Google created the space for local internet searches then pretty much abandoned it, now it is paying huge money to one of the few companies that filled that space successfully. Makes little sense to me. Google could easily have a “deal of the day” pop up whenever you plug a search into google maps. There, that idea must be worth about $2 billion. They seem not be even trying here. There is nothing magical about Groupon.

Posted by LadyGodiva | Report as abusive

“Groupon gives Google access to a whole new market segment it otherwise would have great difficulty reaching.”

i’d disagree with that, and I think LadyGodiva’s comment about really nails it: Google could create Groupon on their own. “They seem not to be even trying here. THERE IS NOTHING MAGICAL ABOUT GROUPON.”

My mind is boggled by Groupon’s economics – they take 50% of the coupon value. By definition, that sort of vig seems impossible to sustain. Some people say that OPEN has no barriers to entry – I think that’s not entirely true – but I think that there are VERY few barriers to entry for Groupon competitors, and cutting price is the first and easiest way to compete.

Like LadyGodiva, I feel that GOOG (And AMZN too) are doing too many things in a mediocre way. I have little doubt that GOOG could effectively launch a Groupon-killer, and AMZN/AAPL/GOOG could launch a NFLX-killer – but they seem to be spreading their nets too wide and not focusing on any one thing

Posted by KidDynamite | Report as abusive

I’m in Chicago too and I have to say the quality of the “deals” offered by Groupon has gone down in the last six or so months. Chicago is a pretty big market with a good selection of varied businesses – I would imagine the amount of time it would take for the Groupon well to run dry in a place like Cleveland would be even shorter.

I know GOOG has a lot of money burning a hole in their pocket, but this isn’t the place to spend it. Seems like Yelp would’ve been a much better acqusition: people already use it extensively, its usefulness doesn’t decrease as time goes on, it has a social networking type “hook” to make users keep coming back and erect barriers to entry. Yelp has a salesforce and could easily deploy a Groupon like deal of the day.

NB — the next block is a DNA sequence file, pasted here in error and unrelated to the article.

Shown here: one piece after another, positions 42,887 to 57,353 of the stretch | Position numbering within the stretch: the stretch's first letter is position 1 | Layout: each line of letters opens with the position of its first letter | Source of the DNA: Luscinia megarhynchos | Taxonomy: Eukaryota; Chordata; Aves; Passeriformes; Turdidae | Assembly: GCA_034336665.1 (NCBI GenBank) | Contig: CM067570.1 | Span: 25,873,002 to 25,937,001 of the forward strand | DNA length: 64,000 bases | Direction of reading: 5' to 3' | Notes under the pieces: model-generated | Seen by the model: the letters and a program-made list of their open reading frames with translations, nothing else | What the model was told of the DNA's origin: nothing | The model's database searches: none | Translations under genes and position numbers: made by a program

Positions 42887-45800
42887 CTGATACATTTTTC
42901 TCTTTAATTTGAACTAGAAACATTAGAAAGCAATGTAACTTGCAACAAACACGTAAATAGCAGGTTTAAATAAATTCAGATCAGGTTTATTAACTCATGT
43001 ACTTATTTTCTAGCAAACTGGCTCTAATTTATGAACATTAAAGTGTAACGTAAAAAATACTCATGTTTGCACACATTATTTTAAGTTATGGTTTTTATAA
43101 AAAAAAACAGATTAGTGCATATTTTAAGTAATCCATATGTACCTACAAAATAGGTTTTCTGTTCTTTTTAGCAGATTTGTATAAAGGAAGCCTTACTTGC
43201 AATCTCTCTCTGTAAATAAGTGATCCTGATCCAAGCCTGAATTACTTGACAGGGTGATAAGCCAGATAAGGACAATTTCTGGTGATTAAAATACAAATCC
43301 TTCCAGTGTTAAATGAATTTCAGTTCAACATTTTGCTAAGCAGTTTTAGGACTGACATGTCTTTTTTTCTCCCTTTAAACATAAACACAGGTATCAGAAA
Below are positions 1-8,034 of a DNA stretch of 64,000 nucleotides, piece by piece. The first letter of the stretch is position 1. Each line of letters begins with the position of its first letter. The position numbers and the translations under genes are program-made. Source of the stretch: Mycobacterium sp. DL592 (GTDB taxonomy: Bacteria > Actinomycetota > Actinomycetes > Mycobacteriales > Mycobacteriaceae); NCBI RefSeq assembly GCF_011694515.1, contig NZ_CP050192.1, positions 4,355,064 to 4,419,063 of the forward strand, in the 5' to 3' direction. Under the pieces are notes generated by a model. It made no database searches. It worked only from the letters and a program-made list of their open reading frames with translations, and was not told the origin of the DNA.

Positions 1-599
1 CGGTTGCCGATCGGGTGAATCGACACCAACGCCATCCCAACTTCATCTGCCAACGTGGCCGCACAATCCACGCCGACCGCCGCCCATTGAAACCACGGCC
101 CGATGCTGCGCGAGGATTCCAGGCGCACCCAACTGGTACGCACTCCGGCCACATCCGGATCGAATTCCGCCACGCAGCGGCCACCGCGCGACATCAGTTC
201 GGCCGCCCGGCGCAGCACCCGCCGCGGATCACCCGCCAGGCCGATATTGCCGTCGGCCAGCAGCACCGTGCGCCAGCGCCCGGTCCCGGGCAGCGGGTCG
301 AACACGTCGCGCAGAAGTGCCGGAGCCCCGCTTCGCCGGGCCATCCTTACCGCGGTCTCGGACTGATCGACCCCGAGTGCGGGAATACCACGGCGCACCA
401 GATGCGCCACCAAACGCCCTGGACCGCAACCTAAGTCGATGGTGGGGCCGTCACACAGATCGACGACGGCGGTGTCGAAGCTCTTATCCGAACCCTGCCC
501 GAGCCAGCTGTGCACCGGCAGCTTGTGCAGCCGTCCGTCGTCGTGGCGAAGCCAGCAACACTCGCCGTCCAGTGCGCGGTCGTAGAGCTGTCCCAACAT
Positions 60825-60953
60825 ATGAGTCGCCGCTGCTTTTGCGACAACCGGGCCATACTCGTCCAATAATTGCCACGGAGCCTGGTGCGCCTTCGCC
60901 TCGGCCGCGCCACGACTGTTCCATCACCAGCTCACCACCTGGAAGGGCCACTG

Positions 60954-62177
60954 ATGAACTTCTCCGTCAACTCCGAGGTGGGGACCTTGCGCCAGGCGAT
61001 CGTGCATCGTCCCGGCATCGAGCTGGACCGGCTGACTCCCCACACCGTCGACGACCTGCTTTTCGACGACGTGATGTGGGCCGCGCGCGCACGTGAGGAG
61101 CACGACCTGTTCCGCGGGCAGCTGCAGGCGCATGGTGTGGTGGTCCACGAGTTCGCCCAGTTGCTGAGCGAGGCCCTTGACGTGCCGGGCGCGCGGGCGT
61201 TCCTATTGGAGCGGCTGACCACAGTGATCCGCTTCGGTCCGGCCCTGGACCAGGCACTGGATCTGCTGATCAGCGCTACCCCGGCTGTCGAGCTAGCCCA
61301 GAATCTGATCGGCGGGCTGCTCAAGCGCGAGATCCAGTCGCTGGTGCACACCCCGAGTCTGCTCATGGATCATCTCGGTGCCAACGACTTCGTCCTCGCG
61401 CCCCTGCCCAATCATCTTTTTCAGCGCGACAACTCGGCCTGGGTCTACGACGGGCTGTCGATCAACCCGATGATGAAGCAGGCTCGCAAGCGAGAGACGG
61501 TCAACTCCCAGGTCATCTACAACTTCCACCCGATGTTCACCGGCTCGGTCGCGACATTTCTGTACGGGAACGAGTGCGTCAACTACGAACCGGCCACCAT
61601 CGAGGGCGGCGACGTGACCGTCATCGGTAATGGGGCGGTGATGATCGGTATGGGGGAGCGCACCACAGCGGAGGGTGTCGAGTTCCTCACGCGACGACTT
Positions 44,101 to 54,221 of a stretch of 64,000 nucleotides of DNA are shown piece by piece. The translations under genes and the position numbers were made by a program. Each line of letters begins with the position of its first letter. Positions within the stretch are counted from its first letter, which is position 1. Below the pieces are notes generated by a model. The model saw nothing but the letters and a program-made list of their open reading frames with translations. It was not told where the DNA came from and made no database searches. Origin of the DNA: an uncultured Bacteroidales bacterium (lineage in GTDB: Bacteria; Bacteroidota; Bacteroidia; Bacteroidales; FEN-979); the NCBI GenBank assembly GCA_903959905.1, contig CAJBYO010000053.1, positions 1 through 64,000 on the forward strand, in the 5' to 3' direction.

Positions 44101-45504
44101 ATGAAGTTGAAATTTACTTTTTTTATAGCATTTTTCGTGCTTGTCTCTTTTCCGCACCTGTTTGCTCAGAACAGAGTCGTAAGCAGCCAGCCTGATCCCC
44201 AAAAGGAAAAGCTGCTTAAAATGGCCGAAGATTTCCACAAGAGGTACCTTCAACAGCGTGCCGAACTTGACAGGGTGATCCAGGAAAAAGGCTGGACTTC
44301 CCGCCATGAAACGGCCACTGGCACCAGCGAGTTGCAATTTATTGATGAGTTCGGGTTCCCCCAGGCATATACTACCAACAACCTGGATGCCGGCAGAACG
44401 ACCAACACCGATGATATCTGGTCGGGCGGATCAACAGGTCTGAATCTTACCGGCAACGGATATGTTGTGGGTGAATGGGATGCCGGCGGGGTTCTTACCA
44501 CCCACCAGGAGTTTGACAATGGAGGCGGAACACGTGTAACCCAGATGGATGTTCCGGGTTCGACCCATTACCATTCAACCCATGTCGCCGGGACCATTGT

Groupon’s business model is nothing new – we’ve had a thing called the radio shopping show doing something similar for years. The only difference is this whole idea that a deal is only activiated if enough people buy it, but as far as I’m concerned this is a gimmick as I’ve never seen the deal not get activated.

I’m not sure Felix’s classification of this as an “ad” deal is correct either – Groupon is more of a promotions company. The material it spends so much to produce by hiring comedians and writers is limited to the email list – it doesn’t get displayed if I search for that business.

Posted by br_add | Report as abusive

I’m another Chicago reader – I think br_add’s point about the deals losing steam is a good one. Not only can Groupon run out of decent deals to sell, competition – from Living Social, or other, locally-based sites (the Chicago Reader has jumped on board here) – can seriously water-down the deals Groupon can offer. If I own a local business, why would I let Groupon dictate that I have to sell some service for 80% off, if I can go to another site (albeit with a shorter email list) and sell it for 60% off, increasing my margins?